Oat Couture pattern: North Shore Pullover GU422
An oversize, blocky pullover to wear at home seems just the thing for staying cozy. I have seen this pattern knit up, and it looks nice on a wide range of body styles. There are 10 skeins of Cascade 220 in the stash that would be perfect.
There is a part of me that is always pushing me to do better. In different areas of my life it takes on different character and different importance. In my career it helps me strive and achieve, but in my knitting it tends to bully me.
I often change patterns to fit my likes and needs, but I look forward to patterns I can knit as written, no need for fine-tuning. I thought this was that sort of pattern, but then the part of me that likes to tweak things (the tweaker) began to intrude on my knitterly self...
- the tweaker said that my seams usually don't look good enough to be exposed to the outside like they are in the pattern, so my knitterly self decided to do fake seams in the E.Z. fashion.
- the tweaker said a fake seam in center front might not look right. so my knitterly self decided to do a cardigan so that there is a button band in front instead.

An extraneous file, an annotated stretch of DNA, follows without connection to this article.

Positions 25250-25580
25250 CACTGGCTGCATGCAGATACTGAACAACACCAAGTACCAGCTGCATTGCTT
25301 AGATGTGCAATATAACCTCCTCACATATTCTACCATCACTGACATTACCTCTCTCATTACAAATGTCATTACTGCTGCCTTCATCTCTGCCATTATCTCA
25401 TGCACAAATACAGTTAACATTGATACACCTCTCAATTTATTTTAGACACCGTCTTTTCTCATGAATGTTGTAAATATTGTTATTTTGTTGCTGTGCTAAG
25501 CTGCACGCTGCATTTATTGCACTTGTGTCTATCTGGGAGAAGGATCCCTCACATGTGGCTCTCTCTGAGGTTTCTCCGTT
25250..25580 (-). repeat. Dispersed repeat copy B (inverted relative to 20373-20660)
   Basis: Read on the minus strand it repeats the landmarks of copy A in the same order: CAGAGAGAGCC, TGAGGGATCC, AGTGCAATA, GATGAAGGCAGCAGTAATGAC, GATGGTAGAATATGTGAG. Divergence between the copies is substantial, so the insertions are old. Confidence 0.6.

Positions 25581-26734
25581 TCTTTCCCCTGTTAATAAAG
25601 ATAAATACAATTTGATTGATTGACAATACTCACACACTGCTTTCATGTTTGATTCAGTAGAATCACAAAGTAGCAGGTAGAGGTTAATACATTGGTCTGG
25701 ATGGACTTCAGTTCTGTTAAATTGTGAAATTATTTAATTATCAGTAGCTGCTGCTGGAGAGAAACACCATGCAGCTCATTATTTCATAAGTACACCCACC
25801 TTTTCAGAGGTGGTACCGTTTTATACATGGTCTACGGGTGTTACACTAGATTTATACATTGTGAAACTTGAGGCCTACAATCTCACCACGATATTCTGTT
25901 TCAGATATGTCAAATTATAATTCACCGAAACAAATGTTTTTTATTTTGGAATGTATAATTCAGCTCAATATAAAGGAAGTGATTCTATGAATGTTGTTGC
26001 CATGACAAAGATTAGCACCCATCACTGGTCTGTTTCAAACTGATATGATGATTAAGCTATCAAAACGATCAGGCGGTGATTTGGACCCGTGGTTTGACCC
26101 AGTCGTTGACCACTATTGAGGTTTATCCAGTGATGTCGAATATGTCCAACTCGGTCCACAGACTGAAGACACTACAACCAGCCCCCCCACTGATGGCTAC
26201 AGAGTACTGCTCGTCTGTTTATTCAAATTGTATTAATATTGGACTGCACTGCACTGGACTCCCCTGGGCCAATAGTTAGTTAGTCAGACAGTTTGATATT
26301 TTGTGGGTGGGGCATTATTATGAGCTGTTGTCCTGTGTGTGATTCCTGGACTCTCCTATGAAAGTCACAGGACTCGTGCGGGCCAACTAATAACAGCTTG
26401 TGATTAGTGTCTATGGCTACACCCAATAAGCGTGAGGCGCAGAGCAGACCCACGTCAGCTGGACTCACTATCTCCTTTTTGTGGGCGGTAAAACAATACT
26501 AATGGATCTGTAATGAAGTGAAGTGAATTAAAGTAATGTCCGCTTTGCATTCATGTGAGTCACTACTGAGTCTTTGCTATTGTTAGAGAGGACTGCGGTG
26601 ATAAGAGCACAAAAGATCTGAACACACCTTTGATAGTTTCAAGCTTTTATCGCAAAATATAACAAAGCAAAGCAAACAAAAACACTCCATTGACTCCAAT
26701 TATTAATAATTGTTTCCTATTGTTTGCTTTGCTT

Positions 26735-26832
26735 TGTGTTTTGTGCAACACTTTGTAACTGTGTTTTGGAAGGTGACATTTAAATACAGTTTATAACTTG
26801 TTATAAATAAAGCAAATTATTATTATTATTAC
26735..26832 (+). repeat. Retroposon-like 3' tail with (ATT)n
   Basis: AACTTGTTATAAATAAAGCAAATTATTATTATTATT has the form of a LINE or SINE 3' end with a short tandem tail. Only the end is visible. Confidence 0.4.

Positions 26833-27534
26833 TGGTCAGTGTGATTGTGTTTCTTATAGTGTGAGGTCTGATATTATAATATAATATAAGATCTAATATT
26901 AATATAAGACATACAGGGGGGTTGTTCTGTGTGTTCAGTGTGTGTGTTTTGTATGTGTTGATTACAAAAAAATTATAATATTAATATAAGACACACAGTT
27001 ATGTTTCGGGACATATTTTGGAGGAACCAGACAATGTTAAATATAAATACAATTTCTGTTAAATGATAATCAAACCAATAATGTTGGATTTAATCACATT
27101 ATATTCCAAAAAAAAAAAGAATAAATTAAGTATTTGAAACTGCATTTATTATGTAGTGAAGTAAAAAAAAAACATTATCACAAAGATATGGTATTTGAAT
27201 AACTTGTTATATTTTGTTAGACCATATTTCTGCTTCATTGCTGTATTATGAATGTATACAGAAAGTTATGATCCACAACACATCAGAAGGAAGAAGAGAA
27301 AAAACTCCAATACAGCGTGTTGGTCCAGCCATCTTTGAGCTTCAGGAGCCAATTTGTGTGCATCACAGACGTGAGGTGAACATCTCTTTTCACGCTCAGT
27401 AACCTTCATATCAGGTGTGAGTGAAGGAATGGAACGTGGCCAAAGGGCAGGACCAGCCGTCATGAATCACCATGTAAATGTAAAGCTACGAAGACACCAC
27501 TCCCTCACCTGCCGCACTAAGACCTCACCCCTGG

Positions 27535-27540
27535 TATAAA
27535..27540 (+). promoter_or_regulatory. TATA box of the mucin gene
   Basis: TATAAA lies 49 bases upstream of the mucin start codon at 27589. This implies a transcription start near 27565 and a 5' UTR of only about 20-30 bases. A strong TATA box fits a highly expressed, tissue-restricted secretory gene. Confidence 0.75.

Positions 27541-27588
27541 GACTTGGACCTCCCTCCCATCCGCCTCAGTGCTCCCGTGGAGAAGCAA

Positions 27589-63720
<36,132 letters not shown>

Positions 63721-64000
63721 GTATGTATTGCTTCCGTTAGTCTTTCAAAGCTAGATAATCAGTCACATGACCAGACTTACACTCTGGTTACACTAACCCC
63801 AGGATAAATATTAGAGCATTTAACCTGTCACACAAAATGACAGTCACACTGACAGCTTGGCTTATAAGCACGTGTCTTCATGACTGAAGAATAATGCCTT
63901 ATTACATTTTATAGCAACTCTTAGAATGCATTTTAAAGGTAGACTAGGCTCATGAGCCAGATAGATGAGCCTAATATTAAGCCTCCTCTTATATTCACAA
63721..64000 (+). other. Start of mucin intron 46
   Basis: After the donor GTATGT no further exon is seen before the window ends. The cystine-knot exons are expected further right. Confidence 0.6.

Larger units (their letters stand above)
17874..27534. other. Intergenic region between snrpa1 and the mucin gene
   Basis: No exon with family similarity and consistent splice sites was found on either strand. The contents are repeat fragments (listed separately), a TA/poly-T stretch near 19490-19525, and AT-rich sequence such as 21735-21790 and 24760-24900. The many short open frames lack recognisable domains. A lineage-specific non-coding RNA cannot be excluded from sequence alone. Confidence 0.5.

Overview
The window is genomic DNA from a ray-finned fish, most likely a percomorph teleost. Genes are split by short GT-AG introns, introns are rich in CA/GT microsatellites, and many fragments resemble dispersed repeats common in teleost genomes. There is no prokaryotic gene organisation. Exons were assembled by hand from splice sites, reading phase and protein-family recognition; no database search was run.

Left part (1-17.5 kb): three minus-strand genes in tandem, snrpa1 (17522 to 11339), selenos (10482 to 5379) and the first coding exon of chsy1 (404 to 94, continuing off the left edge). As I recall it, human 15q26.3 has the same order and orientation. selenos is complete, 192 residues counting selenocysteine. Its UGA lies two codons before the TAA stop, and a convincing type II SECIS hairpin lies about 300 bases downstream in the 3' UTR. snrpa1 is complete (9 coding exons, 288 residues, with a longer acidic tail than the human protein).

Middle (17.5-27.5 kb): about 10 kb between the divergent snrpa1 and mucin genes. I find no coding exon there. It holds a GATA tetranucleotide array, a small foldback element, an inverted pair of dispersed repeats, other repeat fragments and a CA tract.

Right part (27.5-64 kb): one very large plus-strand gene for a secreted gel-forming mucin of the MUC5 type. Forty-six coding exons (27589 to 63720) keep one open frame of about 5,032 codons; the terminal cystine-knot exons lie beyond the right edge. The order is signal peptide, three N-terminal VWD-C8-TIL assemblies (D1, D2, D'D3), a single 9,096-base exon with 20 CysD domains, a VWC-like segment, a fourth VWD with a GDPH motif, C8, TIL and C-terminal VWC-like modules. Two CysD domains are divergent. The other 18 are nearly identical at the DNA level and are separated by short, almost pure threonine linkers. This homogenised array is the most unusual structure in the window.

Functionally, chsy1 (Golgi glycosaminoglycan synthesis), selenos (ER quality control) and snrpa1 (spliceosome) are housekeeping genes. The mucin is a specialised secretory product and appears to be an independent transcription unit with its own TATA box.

- the tweaker reminded me that I am not fond of knitting in pieces and seaming. so my knitterly self decided to knit the cardigan in one piece.
- the tweaker then reminded knitterly self that I prefer side vents at the bottom, so knitterly self said she will knit the pieces separately on one long circular until the side vents are done then join into one piece and do fake seams up the sides.
- the tweaker then said I might like a shawl collar, and the knitterly self said "shut up, no more".
I have not decided on whether I will expose the seams when attaching the sleeves (per pattern) or if I will try to do some kind of applied I-cord thing instead. I can ruminate on that while I knit the body.
It will be nice for wearing around the house.